New Jersey Scuba Diving
DVD "Banana" Barge ( King Barge )
- shipwreck, barge
- Named for the Delaware Valley Divers club, who sponsored it,
and their peculiar aversion to nature's perfect packaging.
- ( 140 x 40 ft )
- Delaware Valley Divers club & Peter King
- Monday September 14, 1998
- 40°06.400' -73°57.080'
- 65 ft
Far from being a big boring box, the DVD Barge is actually a very interesting dive. The sides of this big steel barge have fallen away and lie nearby in the sand, forming large overhangs where huge schools of Blackfish, Sea Bass, and Porgies can be found. But what makes this reef really interesting is that from bow to stern, the entire interior is exposed along both sides.
Inside is a jungle-gym of diagonal braces and struts - dark, but not confining, with outside light always in view. The bottom of the interior is covered with sand, giving the impression that you are under a pier rather than inside a barge. The top of the barge is also covered with sand, and looks just like the surrounding bottom. Pink hydroids carpet much of the structure.
A hatch on the deck. No need for this, though ...
Looking down an open side at the exposed frames
One end of the barge is completely fallen apart
A large slab of reinforced concrete deposited in 2006
The concrete pictured above came from a retaining wall situated along the East River in New York City.
A great deal of concrete rubble has been dropped around and on the barge. Big pieces and piles seem to be in every direction. Along with this, there are a large number of lobster traps around, most of them lost. Unfortunately, there don't seem to be many lobsters around, but the traps are also very effective on fish, and it is easy to scoop a trapped fish right into your bag. ( Lost traps will go on killing fish for a long time unless they are opened up. )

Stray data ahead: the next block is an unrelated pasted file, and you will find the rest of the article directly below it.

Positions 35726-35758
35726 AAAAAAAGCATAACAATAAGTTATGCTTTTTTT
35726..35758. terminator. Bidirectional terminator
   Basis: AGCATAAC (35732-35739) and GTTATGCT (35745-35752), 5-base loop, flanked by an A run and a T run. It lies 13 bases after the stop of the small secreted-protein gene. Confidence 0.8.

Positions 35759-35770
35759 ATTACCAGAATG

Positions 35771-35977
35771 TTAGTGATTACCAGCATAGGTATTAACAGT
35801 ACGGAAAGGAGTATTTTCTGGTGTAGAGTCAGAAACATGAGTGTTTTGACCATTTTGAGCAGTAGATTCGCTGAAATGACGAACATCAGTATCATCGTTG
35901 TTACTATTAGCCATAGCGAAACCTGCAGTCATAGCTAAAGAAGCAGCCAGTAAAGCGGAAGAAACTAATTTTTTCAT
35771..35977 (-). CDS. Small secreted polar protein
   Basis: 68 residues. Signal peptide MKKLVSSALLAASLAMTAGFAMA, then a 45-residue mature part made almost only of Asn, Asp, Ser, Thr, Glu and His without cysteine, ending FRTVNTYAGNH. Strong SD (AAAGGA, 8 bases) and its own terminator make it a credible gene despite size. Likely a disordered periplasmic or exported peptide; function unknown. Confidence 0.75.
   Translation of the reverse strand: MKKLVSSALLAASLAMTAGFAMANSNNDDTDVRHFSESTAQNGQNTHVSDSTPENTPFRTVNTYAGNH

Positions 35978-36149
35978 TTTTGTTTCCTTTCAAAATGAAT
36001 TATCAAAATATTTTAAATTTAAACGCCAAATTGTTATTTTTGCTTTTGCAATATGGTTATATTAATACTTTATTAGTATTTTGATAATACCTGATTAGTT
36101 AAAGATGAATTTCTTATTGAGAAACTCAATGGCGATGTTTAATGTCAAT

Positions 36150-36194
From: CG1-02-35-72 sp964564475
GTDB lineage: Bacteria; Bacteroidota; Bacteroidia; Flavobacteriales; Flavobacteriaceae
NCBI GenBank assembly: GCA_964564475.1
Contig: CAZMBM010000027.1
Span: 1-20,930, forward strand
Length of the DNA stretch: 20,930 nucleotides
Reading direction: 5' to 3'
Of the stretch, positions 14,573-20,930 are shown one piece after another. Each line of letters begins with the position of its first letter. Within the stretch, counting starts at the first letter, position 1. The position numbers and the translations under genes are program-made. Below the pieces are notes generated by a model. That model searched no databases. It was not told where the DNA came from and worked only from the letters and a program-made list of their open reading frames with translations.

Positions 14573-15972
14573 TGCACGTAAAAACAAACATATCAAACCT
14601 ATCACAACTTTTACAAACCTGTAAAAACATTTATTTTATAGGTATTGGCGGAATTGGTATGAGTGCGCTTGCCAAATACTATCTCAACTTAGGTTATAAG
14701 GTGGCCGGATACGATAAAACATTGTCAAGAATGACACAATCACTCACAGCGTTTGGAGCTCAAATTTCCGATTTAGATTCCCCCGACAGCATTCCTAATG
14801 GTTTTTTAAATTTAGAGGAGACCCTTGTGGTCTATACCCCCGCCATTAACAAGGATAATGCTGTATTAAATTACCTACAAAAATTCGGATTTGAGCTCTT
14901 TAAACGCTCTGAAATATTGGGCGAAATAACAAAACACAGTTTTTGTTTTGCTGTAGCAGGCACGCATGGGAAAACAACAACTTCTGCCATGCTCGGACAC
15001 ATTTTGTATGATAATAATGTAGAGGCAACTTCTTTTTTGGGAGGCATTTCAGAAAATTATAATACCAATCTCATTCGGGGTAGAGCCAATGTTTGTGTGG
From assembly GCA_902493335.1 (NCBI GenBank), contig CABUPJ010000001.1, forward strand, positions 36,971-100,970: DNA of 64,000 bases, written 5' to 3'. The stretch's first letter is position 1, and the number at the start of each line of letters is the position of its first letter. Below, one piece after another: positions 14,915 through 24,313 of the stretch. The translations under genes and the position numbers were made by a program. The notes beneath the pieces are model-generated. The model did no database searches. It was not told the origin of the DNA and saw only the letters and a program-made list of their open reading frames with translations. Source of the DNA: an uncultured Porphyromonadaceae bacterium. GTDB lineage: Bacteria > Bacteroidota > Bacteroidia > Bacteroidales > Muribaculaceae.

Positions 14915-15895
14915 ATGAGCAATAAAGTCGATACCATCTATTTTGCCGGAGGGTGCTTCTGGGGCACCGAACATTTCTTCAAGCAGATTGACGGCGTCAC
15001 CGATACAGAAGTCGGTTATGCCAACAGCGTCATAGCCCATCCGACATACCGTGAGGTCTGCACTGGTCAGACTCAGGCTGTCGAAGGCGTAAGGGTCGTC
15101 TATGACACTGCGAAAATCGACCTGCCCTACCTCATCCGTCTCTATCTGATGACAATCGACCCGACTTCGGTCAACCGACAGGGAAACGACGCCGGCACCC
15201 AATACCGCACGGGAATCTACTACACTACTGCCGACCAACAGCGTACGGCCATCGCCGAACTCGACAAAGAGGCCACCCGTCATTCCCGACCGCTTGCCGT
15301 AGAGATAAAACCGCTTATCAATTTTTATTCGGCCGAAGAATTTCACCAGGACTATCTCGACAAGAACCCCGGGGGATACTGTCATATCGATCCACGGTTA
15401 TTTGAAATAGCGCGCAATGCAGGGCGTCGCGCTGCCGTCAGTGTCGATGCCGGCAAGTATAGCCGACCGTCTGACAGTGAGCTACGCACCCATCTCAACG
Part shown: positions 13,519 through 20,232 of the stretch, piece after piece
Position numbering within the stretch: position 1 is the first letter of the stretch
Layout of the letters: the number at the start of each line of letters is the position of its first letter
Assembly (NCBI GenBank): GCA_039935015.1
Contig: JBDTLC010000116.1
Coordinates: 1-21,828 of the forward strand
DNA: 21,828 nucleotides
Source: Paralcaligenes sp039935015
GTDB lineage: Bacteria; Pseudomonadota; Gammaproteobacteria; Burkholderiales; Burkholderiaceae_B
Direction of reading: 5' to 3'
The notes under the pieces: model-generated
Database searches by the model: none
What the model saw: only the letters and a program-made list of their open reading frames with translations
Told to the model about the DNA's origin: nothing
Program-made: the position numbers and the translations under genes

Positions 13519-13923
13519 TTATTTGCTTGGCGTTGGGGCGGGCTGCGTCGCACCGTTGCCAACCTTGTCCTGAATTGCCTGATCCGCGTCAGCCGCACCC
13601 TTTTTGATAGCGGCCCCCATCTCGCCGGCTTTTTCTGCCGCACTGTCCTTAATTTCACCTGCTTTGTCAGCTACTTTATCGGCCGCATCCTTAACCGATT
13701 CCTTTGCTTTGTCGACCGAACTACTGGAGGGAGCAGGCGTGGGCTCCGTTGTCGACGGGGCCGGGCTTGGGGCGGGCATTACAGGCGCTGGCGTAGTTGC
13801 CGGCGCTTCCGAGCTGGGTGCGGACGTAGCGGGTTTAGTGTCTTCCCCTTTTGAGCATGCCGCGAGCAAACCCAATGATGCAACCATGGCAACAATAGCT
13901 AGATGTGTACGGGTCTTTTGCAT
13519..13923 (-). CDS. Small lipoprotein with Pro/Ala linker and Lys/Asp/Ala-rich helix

The only downside to this site is the unavoidable web of monofilament that seems to snag you wherever you go, but this is much more of an annoyance than a danger. Other than that, the DVD barge is a diver's playground at only 65 feet.
Now that's a lot of starfish.
Starfish and hydroids
I make no claim as to the accuracy, validity, or appropriateness of any information found in this website. I will not be responsible for the consequences of any action that is based upon information found here. Scuba diving is an adventure sport, and as always, you alone are responsible for your own safety and well being.
Copyright © 1996-2016 Rich Galiano
unless otherwise noted